Menu Close Search Close

Communication Can Save A Kid’s Life

Part of the Hiding in Plain Sight blog series

Written by Kee Dunning, author & psychotherapist providing crisis intervention

October 26, 2021 / Forbes

In April 2020, in the middle of the COVID-19 stay-at-home orders, just four days before his 13th birthday, Hayden Hunstable took his life. With apparent loss of hope, in a moment of desperation, he died by suicide at home in his bedroom. Since then, his parents have poured their hearts into raising awareness to increase communication among families to help prevent youth suicide.

The Hunstables describe Hayden as a healthy “almost thirteen” year old, thriving in the 6th grade. Why would this child take his life? Brad Hunstable, Hayden’s father, shared with me, “The pandemic took our child, but not in the way most people think. Hayden was a happy kid. He wasn’t depressed, and he didn’t have a history of mental health problems. Suicide is nothing we ever talked about. All of this is so confusing.” Brad continued to reflect, “I’ve learned that conversations matter, I’m not an expert, I’m just a dad. But how many kids must die before we take this more seriously?”

According to the Centers for Disease Control, suicide is the second leading cause of death for young people ages 10-24 in the United States, a fact the Hunstable family was unaware of until they lost Hayden. The rate of suicide among this age group increased 60% between 2007 and 2018. And the isolation, anxiety, and depression generated among youth during the recent pandemic, has only heightened suicide ideation among the youngest Americans. It’s apparent that we have a mental health crisis in our country.

Brad Hunstable is on a mission to raise awareness about suicide prevention. He wants to educate parents and families to identify the signs of suicide ideation, to talk about it with their kids, and not ignore it. “The conversations can make the difference.” Our kids need someone to trust and to talk to about their feelings, including tough topics, like wanting to die. Adults need to learn to listen, ask questions, be less reactive, more supportive, and offer help. In 2020, Brad and his family started Hayden’s Corner to raise awareness and help to start these critical conversations.

Our children can be taught about emotional and social resilience. Whether it’s in every elementary and secondary school in America, we need to address social isolation, the stressors experienced by young people today and teach kids (and their parents) how to see hope and how to be resilient in the face of pain and confusion.

“Sudden and inexplicable death by suicide is nothing less than an ‘emotional heart attack,” Hunstable emphasizes. “We can all learn to identify the warning signs and help to prevent it. I will talk to any and everybody so no more kids die before they have the chance to live.”

Sitting down and having frank conversations about suicide and mental health with our children is not a one-and-done discussion, and it cannot wait until a kid is on the verge of self-harm. These critical conversations can help our children understand that they have someone to turn to, no matter how bad it seems, they can reach out to you.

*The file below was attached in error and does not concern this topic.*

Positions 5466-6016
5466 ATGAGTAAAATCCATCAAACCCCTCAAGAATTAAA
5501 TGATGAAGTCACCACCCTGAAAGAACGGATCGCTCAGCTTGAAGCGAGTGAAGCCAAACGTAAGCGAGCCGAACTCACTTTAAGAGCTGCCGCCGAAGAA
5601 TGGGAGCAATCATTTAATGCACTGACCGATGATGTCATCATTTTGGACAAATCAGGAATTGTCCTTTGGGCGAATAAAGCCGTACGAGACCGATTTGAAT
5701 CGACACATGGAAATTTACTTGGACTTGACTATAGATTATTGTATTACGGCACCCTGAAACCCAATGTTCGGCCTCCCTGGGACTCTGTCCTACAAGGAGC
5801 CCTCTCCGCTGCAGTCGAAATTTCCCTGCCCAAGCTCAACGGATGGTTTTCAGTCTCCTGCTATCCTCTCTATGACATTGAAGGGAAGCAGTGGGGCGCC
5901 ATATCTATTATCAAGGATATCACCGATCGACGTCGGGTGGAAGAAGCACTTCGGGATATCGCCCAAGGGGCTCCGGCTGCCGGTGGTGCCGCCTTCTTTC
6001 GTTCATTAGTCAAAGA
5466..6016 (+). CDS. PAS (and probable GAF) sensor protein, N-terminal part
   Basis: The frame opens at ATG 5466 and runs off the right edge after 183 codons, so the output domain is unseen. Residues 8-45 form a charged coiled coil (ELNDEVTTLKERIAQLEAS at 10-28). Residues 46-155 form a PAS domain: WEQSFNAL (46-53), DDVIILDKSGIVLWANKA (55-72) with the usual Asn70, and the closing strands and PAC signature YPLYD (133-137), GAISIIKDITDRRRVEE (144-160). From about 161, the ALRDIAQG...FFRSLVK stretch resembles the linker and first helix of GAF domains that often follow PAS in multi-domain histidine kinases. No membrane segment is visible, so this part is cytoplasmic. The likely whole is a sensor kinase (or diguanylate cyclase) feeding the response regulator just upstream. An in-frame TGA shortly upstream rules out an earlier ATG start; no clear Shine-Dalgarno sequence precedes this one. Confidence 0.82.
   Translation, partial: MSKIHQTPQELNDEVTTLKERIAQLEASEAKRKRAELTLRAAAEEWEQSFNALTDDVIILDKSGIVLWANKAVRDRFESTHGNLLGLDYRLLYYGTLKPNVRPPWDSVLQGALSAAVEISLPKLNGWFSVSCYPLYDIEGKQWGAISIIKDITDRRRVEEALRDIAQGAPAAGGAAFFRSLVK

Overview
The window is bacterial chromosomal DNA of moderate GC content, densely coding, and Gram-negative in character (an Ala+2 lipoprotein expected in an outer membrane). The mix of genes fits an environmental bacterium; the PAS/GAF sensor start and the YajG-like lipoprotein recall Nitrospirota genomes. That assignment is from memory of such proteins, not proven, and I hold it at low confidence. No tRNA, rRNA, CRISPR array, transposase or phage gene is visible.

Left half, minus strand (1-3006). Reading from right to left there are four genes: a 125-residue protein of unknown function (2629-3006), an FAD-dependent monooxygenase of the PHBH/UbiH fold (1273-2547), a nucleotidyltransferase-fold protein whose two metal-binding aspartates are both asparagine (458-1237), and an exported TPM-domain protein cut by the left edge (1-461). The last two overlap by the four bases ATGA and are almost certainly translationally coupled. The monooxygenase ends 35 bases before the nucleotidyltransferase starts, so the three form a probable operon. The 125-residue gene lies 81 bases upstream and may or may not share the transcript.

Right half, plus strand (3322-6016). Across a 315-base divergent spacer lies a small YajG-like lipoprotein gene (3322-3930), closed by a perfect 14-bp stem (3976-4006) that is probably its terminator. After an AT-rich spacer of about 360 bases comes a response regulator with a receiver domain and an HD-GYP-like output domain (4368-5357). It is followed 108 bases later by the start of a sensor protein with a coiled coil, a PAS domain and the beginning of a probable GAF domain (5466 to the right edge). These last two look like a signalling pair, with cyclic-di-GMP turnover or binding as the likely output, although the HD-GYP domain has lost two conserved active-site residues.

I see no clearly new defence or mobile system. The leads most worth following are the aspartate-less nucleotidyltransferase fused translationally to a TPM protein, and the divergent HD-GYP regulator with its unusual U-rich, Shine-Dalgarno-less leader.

The discussions start with the basics — teaching kids and families how to communicate their needs. Communication is the foundation upon which we build relationships, and it is the focus of almost every session that occurs in my psychotherapy practice. The core for all communication needs to be respect. We honor and value the other person’s thoughts, words, and actions, even if we do not see things the same way.

If we practice communication from a place of love and respect, we may find ourselves communicating in a way all parties believe they have been heard and what they have to say matters. And remember, conversations and communication really do matter. 

Don’t wait, sit down with your child/children today and start the conversation right now! Because words matter and you matter.

To learn ways to manage stress, build resilience, and practice self-care, visit FindYourWords.org.

View the 16-minute short film, Almost Thirteen, the story of Hayden Hunstable, here on WellBeings.org.

For resources, and to find out more about what you need to know about youth suicide, visit the National Alliance On Mental Illness at NAMI.org.

For insights and guidance on improving communication skills, visit keeconcepts.org.

For your kid’s sake, find your words and start the conversation right now.


About the Author

ee Dunning, author & psychotherapist providing crisis intervention

Kee Dunning is a psychotherapist in private practice, adjunct faculty and author, writing on topics such as rural youth suicide risk assessment and intervention, cognitive behavioral therapy, teen dating abuse, bullying, and concepts in communication, anger and conflict management. For nearly two decades, Kee has provided crisis intervention for triage for homeless, trafficked, and at-risk youth and families and their support systems; and was Clinical Supervisor for Graduate Studies in Counseling at  Montana State University.

The “Hiding in Plain Sight” Blog is a series leading to the upcoming 2022 documentary Hiding in Plain Sight: Youth Mental Illnessproduced and directed by Ewers Brothers Productions, executive produced by Ken Burns, and presented by WETA, the PBS flagship station in our nation’s capital. 

WellBeings.org is a mental health resource, not a crisis or suicide response website. If you are in crisis, or experiencing thoughts of suicide, please text the Crisis Text Line (text HELLO to 741741), or call the National Suicide Prevention Lifeline at 1-800-273-TALK (8255). Both services are free and available 24 hours a day, seven days a week.